As the Great North American Eclipse of 2024 approaches, excitement is building from Mexico to Canada. Set to occur on April 8th, 2024, this astronomical event promises to be a mesmerizing experience. But with great spectacle comes great responsibility — specifically, the responsibility to look up safely. In this guide, we’ll explore everything you need to know about the eclipse — from what a solar eclipse is to how to view the eclipse safely — and delve into the importance of the Look Up Safely pledge.

What Is a Solar Eclipse?

A solar eclipse occurs when the moon passes between Earth and the sun, partially or fully obscuring the sun from view on Earth. The Great North American Eclipse will be a total solar eclipse, offering viewers in the path of totality a rare glimpse of the sun’s corona.

The Great North American Eclipse of 2024

The Great North American Eclipse will sweep across North America, promising an awe-inspiring view for those in its path. This event will be visible in parts of Mexico, the United States, and Canada, making it a significant event for millions.

The Importance of Looking Up Safely

Looking up safely during a solar eclipse is crucial. The sun’s rays can cause severe eye damage if viewed without proper protection. The Look Up Safely campaign encourages individuals and organizations to commit to using safe viewing practices during the eclipse.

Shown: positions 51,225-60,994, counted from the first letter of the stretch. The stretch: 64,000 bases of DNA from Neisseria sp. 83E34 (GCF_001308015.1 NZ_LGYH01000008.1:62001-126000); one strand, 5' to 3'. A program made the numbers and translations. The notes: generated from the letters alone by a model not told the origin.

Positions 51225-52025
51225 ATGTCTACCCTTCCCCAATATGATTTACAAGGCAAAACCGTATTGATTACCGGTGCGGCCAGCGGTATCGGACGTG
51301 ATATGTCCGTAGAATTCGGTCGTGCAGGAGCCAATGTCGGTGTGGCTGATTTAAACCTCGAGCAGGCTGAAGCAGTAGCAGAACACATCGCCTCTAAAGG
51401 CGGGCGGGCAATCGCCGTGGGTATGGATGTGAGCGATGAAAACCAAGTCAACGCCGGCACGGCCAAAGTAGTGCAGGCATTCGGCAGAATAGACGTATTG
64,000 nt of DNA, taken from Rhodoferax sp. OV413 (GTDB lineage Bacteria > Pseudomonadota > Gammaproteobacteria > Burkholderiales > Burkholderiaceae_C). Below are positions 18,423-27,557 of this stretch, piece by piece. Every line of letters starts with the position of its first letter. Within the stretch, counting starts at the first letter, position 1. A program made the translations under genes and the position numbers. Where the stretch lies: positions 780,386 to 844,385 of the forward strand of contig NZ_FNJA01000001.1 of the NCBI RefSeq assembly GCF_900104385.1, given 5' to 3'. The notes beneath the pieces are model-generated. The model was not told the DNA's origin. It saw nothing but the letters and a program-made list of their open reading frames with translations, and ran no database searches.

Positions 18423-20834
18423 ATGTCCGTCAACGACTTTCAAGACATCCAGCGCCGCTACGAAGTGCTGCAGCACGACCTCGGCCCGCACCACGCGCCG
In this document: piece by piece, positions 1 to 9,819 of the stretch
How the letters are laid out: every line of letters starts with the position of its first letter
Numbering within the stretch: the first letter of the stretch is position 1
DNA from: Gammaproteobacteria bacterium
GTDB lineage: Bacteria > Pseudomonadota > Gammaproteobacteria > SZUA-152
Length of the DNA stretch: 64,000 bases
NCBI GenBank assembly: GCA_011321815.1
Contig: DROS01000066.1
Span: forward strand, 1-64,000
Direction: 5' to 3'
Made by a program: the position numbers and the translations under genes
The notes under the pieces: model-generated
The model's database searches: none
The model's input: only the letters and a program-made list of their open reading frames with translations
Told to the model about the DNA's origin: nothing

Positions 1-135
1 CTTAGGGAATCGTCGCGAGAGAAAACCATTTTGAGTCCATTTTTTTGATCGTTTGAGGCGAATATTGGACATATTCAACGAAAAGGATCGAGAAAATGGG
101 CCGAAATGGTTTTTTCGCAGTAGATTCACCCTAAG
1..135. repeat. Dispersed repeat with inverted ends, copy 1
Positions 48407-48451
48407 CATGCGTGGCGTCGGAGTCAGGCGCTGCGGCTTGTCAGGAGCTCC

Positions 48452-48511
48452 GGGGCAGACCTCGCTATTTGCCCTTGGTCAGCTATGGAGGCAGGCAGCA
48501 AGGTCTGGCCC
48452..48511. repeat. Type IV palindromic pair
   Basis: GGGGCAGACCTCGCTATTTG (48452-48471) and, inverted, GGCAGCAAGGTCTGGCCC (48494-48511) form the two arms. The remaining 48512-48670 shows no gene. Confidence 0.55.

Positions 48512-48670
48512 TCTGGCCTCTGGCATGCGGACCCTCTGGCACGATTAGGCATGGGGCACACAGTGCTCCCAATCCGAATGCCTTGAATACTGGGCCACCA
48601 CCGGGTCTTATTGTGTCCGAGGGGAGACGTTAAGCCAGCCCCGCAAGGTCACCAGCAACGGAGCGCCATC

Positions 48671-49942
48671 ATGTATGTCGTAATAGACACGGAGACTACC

Why Is Looking at a Solar Eclipse Dangerous?

Viewing the sun directly, even during an eclipse, can lead to retinal burns, known as solar retinopathy. This condition can result in permanent eye damage or blindness. Hence, understanding why looking at a solar eclipse is dangerous is key to preventing these risks.

How to Safely Look at a Solar Eclipse

To view a solar eclipse safely, follow these guidelines:

  • Use eclipse glasses or viewers that meet the ISO 12312-2 international standard.
  • Do not look at the sun through a camera, telescope, binoculars, or any other optical device while using your eclipse glasses, as concentrated solar rays can damage the filter and enter your eyes.
  • The only time it is safe to look at a solar eclipse directly is during the brief phase of totality, when the sun’s disk is completely covered by the moon. This is the only time when you can look at a solar eclipse without protection.

Resources for Looking Up Safely

Numerous resources are available to help you prepare for the eclipse. Organizations like the National Esports Association offer information on how to view the solar eclipse safely and provide access to safe viewing glasses and equipment. Check out our Look Up Safely Order Form to order your eclipse glasses in time for the event.

Engaging Your Community

The following questions and tips can help you engage and educate your community about experiencing the eclipse responsibly: 

  1. Is your school/organization/community ready to look up safely on April 8th? View our Pre-eclipse School Opportunities, Toolkit for Teachers, and Toolkit for Employee Benefits and organize educational sessions or workshops to spread awareness about the eclipse and the importance of viewing it safely.